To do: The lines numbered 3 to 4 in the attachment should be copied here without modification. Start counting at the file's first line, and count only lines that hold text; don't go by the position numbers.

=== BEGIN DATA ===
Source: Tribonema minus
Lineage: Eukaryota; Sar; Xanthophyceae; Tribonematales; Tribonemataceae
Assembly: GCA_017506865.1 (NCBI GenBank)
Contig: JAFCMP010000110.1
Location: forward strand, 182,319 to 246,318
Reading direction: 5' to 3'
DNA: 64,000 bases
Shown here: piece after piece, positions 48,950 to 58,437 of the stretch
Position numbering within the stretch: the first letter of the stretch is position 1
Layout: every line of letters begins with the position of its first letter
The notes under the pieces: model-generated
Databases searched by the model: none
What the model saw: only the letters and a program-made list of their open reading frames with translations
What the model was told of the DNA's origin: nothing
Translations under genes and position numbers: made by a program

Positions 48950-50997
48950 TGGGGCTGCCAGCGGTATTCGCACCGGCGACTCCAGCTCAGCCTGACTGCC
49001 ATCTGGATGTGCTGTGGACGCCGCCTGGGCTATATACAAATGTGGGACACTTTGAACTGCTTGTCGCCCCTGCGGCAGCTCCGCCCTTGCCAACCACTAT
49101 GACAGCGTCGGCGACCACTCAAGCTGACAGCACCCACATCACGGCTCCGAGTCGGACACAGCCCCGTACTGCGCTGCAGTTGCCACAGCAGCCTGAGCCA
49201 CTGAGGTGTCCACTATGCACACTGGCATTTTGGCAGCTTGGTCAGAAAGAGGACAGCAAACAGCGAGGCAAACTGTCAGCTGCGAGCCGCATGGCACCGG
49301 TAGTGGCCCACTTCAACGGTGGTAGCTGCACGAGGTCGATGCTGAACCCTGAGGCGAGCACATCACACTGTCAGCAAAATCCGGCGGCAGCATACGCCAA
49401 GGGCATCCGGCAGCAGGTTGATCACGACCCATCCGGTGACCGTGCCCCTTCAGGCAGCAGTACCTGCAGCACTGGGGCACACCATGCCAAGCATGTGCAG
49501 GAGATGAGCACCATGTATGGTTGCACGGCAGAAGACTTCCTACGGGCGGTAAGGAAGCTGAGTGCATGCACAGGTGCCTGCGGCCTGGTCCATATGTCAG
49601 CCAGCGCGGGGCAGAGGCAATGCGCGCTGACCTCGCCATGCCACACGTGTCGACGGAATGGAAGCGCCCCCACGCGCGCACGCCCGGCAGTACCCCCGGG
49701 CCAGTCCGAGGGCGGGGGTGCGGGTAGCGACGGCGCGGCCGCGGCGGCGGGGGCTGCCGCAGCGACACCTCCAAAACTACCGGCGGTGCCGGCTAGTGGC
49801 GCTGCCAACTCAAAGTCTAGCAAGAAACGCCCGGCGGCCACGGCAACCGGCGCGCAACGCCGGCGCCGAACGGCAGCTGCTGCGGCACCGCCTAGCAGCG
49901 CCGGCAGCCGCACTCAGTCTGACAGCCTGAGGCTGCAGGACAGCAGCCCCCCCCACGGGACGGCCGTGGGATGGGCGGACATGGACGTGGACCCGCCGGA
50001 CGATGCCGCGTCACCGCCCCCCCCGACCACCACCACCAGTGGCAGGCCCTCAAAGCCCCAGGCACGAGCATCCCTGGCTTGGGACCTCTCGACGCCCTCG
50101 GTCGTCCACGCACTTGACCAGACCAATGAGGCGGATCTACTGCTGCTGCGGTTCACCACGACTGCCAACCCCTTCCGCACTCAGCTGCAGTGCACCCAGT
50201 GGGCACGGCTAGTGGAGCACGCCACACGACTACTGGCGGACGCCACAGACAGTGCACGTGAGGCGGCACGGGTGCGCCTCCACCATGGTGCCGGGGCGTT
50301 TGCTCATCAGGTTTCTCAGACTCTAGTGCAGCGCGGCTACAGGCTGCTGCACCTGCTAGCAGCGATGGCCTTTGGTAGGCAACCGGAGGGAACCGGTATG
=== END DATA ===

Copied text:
Assembly: GCA_017506865.1 (NCBI GenBank)
Contig: JAFCMP010000110.1